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Stuxnet-Style Virus Failed to Infiltrate North Korea's Nuclear Program

A cousin of the Stuxnet virus that crippled Iran's nuclear program failed to do the same to North Korea, Reuters reports

2 min read
Stuxnet-Style Virus Failed to Infiltrate North Korea's Nuclear Program
Illustration: iStockphoto

The famous Stuxnet computer virus that sabotaged Iran’s nuclear program apparently had a cousin designed to do the same to North Korea. But this other U.S. cyber attack failed because agents could not physically access the isolated computers of North Korea’s nuclear program.

Several U.S. intelligence sources told Reuters that the operation aimed at North Korea took place at the same time as the Stuxnet attack that crippled Iran’s nuclear program in 2009 and 2010. The Stuxnet virus worked by hijacking the control software of fast-spinning centrifuges belonging to Iran’s nuclear program. Once activated, Stuxnet caused physical destruction by forcing the centrifuges to spin out of control and tear themselves apart. The U.S. National Security Agency led a similar, unsuccessful effort with a modified Stuxnet aimed at taking down North Korean centrifuges.

Both Iran and North Korea likely use similar centrifuges that can enrich uranium for either civilian purposes or to become weapons-grade nuclear material. That means North Korea probably also uses control software developed by Siemens AG running on some version of Microsoft Windows, experts told Reuters.

Stuxnet, a joint effort between the United States and Israel, worked in three phases to infiltrate and attack its targets. First, it continually infected Microsoft Windows machines and networks while replicating itself. Second, it looked for Siemens Step7 software that forms the foundation of industrial control systems for operating equipment such as centrifuges. Third, it hijacked the programmable logic controllers so that it could provide secret surveillance on the centrifuges or command the centrifuges to act in a self-destructive manner.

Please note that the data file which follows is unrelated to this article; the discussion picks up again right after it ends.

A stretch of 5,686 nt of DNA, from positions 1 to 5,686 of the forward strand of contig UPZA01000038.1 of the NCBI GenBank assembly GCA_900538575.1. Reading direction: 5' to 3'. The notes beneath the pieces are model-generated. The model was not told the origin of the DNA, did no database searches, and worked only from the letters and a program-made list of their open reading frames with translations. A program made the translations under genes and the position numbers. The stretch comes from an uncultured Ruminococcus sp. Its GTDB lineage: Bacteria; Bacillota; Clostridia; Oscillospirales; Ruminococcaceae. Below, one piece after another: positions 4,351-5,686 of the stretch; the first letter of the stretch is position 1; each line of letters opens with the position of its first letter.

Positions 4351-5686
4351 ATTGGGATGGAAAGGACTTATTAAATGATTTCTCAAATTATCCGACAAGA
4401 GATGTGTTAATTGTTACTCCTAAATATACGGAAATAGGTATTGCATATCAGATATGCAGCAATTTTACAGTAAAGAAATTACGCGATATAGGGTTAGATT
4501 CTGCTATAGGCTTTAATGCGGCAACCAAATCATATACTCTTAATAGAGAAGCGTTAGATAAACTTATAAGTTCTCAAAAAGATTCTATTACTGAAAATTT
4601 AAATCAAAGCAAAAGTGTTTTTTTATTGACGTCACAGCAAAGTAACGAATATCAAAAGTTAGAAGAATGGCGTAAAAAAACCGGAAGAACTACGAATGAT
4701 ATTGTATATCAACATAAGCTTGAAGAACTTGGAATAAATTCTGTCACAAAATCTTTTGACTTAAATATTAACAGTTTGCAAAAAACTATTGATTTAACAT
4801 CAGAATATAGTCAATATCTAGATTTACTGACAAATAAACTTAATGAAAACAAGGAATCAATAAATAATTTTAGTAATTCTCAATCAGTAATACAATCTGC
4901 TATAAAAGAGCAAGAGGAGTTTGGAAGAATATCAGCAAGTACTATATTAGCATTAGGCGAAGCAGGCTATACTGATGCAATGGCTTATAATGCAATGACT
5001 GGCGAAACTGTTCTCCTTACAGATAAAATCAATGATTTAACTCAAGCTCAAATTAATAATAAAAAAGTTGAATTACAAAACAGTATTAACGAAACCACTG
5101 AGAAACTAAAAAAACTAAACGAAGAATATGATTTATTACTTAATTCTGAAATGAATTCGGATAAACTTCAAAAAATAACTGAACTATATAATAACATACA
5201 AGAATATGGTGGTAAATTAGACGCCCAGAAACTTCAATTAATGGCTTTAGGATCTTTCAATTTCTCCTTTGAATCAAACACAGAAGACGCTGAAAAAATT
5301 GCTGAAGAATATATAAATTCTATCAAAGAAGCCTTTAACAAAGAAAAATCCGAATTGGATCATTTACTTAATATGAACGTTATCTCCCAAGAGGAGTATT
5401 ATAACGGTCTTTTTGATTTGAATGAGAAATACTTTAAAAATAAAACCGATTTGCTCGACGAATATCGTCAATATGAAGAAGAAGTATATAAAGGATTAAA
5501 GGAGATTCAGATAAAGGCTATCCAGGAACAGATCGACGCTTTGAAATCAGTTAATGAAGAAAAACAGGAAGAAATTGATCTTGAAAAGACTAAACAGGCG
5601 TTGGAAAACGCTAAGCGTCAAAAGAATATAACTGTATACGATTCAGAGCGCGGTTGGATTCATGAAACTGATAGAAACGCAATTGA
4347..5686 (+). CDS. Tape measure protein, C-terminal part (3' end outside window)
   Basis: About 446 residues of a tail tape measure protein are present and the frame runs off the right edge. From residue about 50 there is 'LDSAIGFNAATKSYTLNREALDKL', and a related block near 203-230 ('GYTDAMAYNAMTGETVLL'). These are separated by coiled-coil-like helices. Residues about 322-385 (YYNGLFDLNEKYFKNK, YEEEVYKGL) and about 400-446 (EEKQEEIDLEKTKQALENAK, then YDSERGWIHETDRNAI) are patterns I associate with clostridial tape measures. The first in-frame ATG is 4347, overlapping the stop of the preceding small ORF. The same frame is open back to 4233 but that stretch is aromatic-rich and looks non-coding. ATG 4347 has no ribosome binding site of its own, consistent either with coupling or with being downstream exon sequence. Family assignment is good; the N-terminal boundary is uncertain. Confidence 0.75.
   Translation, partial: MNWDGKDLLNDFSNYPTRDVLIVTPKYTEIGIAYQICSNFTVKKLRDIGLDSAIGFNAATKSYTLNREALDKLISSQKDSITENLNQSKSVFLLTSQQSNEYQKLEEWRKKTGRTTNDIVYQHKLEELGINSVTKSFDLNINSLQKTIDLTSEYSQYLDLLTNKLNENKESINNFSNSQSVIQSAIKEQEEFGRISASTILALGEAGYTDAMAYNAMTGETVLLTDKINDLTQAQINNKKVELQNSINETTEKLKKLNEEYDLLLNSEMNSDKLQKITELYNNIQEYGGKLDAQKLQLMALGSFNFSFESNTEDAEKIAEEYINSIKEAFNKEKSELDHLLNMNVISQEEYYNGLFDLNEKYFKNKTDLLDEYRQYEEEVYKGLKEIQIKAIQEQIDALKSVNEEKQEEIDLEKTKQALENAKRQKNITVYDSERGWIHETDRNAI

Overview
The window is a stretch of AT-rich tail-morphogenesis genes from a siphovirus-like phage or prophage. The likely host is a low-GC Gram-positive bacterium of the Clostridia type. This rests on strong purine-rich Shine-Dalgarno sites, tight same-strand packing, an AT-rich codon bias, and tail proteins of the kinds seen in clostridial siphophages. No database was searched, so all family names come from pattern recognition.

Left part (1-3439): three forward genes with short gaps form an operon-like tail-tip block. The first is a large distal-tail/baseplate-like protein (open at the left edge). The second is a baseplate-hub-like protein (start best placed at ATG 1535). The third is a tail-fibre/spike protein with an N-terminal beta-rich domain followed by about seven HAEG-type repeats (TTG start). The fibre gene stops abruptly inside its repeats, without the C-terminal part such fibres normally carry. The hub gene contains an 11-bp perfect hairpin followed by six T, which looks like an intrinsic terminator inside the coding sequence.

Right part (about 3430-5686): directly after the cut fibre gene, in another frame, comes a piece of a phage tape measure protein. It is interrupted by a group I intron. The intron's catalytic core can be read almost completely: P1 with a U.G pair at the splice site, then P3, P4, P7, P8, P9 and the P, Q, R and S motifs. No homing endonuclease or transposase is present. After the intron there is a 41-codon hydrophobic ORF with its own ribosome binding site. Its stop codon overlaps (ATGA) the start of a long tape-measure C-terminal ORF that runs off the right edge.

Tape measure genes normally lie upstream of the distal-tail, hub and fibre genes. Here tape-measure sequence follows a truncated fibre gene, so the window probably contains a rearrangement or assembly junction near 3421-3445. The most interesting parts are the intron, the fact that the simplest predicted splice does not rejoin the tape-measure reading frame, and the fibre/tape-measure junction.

The computers running the control systems for centrifuges belonging to the nuclear programs of Iran and North Korea are isolated from the Internet to avoid providing easy access for cyber attacks. That’s why Stuxnet relied on first spreading stealthily across many Internet-connected machines, in hopes of a worker sticking a USB thumb drive into an infected machine. Stuxnet could then infect the USB drive and eventually make its way to computers isolated from the Internet. (See IEEE Spectrum’s feature “The Real Story of Stuxnet.”)

But North Korea presented an even greater challenge than Iran because of its extreme isolation. Relatively few North Koreans have access to the open Internet, and computer ownership requires registration with the police. In any case, the United States failed to get its Stuxnet-style virus onto the machines controlling North Korea’s centrifuges.

Many experts interviewed by Reuters doubted that a Stuxnet-style virus would have made much impact on North Korea’s nuclear program even if it had succeeded. That’s in part because North Korea likely has at least one other hidden nuclear facility beyond the known Yongbyon nuclear complex. But it’s also because North Korea likely has access to plutonium, which does not depend on the complex uranium enrichment process.

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Why the Internet Needs the InterPlanetary File System

Peer-to-peer file sharing would make the Internet far more efficient

12 min read
An illustration of a series
Carl De Torres

When the COVID-19 pandemic erupted in early 2020, the world made an unprecedented shift to remote work. As a precaution, some Internet providers scaled back service levels temporarily, although that probably wasn’t necessary for countries in Asia, Europe, and North America, which were generally able to cope with the surge in demand caused by people teleworking (and binge-watching Netflix). That’s because most of their networks were overprovisioned, with more capacity than they usually need. But in countries without the same level of investment in network infrastructure, the picture was less rosy: Internet service providers (ISPs) in South Africa and Venezuela, for instance, reported significant strain.

But is overprovisioning the only way to ensure resilience? We don’t think so. To understand the alternative approach we’re championing, though, you first need to recall how the Internet works.

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